Lead Sponsor: Senator Jamie Eldridge
Summary: Too often, children who are born deaf and would be eligible for cochlear implants don’t receive them because the operation is so expensive – a delay that can have serious effects on the child’s development. This bill requires health insurance plans to provide coverage for cochlear implants and alternative auditory osseointegrated implant systems for children and adults up to age 26, as well as surgical and post-surgical services.
Why This Matters: A Cochlear Implant (CI) is a biomedical device that allows deaf people with severe hearing loss to hear. Far more effective than a hearing aid, the quality of sound from a CI is often clear enough that recipients do not have to rely on lip-reading in order to understand speech.
The surgery is much more successful the earlier it is done in life. However, this surgery – which is expensive – is not required to be covered by third-party insurers, including MassHealth. This means that some children whose parents can’t afford the surgery are being denied this potentially life-altering procedure. In addition to the human cost, the denial or postponement of Cochlear Implant surgery costs the state more money over the long haul in social services – including special education services – the state provides for residents who are deaf or severely hearing-impaired.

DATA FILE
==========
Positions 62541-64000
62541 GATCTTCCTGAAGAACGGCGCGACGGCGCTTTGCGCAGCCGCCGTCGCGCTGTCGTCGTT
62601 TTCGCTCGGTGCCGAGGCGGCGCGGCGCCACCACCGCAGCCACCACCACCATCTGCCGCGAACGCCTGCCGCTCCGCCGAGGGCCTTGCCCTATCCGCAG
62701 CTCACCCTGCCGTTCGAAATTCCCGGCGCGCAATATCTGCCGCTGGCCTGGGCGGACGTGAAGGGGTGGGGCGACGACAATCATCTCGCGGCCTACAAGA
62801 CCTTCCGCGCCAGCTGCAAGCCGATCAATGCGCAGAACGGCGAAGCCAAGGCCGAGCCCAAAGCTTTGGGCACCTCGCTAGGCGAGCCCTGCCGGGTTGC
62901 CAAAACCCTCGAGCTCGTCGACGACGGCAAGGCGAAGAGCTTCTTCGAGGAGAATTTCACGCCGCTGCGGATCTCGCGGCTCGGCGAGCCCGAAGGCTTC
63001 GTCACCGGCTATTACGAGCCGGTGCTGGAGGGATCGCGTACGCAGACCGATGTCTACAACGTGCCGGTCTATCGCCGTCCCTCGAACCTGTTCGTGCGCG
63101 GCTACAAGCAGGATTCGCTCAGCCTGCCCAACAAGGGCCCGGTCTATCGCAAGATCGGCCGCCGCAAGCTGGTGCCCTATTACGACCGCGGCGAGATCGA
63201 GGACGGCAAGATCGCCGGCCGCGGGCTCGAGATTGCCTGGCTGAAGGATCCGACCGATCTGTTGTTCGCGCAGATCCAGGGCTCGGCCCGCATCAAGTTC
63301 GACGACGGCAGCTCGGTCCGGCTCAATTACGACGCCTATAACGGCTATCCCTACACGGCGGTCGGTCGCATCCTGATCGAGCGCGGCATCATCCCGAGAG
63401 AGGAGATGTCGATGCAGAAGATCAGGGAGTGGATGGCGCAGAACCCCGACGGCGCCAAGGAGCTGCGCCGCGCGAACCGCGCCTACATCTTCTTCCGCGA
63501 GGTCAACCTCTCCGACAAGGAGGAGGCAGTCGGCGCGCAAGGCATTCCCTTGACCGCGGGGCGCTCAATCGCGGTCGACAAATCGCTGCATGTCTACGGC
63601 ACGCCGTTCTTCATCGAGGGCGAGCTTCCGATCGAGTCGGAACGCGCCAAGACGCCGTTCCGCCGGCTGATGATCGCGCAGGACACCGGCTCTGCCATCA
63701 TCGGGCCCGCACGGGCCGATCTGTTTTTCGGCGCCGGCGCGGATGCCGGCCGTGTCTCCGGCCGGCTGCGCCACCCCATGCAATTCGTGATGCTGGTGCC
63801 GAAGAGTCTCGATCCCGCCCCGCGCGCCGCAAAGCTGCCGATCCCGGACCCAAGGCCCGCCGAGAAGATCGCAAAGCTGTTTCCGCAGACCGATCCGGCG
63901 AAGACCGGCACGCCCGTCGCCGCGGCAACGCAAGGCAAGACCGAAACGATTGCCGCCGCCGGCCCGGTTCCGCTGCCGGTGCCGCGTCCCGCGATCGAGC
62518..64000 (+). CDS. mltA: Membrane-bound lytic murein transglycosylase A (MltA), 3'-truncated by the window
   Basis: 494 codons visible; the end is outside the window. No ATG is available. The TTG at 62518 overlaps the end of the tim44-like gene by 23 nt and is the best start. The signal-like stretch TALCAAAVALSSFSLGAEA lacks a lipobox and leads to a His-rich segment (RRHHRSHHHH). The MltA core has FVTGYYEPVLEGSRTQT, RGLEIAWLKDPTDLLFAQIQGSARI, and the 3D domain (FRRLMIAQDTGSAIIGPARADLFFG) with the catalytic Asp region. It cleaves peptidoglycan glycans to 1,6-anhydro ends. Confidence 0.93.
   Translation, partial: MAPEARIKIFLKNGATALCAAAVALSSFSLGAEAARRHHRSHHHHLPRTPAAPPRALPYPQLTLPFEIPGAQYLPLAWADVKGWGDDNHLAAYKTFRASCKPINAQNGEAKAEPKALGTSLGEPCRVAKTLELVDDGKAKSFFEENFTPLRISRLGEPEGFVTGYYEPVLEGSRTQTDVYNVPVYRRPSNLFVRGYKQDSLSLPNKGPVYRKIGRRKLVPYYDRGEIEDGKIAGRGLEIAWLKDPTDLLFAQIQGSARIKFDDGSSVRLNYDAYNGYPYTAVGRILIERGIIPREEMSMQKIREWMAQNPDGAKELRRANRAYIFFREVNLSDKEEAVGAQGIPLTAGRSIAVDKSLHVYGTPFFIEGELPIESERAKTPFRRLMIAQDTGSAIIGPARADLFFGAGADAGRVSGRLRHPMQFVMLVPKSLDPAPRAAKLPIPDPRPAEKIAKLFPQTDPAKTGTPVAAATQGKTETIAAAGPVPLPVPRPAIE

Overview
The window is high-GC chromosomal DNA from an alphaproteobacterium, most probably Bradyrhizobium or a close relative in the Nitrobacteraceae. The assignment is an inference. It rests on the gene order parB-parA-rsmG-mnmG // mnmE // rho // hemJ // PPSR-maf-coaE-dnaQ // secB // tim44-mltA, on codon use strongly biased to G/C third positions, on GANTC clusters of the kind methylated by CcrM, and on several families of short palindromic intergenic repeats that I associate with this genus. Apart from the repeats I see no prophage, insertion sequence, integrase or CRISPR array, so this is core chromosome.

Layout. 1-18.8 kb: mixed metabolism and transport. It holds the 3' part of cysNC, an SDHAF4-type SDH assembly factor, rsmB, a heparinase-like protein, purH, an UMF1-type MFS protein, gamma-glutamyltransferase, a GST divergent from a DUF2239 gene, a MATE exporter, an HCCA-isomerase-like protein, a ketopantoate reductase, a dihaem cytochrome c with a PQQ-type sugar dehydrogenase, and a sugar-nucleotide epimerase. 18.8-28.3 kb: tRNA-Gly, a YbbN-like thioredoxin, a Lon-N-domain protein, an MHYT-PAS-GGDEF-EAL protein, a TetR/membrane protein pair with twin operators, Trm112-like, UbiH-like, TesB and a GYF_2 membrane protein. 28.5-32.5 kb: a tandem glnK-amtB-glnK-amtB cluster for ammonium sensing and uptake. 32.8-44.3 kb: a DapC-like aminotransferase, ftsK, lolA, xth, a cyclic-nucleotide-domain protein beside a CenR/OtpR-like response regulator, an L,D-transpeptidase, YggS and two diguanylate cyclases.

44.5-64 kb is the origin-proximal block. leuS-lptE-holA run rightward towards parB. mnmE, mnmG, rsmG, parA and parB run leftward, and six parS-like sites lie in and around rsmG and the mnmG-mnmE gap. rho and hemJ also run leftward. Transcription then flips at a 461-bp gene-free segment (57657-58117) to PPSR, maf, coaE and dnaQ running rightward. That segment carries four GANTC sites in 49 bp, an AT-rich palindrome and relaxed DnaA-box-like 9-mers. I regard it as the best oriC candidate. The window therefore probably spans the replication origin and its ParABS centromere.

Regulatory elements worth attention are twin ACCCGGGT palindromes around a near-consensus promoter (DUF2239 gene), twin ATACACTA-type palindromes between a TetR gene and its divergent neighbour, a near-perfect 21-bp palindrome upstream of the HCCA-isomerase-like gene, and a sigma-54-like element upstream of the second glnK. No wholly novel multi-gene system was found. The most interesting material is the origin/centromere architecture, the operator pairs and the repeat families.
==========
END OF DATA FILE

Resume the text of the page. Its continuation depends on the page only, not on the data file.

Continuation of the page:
An auditory osseointegrated system is an alternative hearing instrument to the cochlear implant for those where there is no other suitable aid. Often times, very young children and babies whose hearing loss qualify for an aid cannot have the implant surgery, but they can benefit from using alternative hearing instruments until their bone structure allows the implant surgery.
What This Bill Would Do: This bill would mandate insurance coverage by third-party insurers for all expenses related to cochlear implant surgery and auditory osseointegrated implants for children and adults up to age 26 in Massachusetts, including post-treatment services.
View the full text of the bill and track its history here.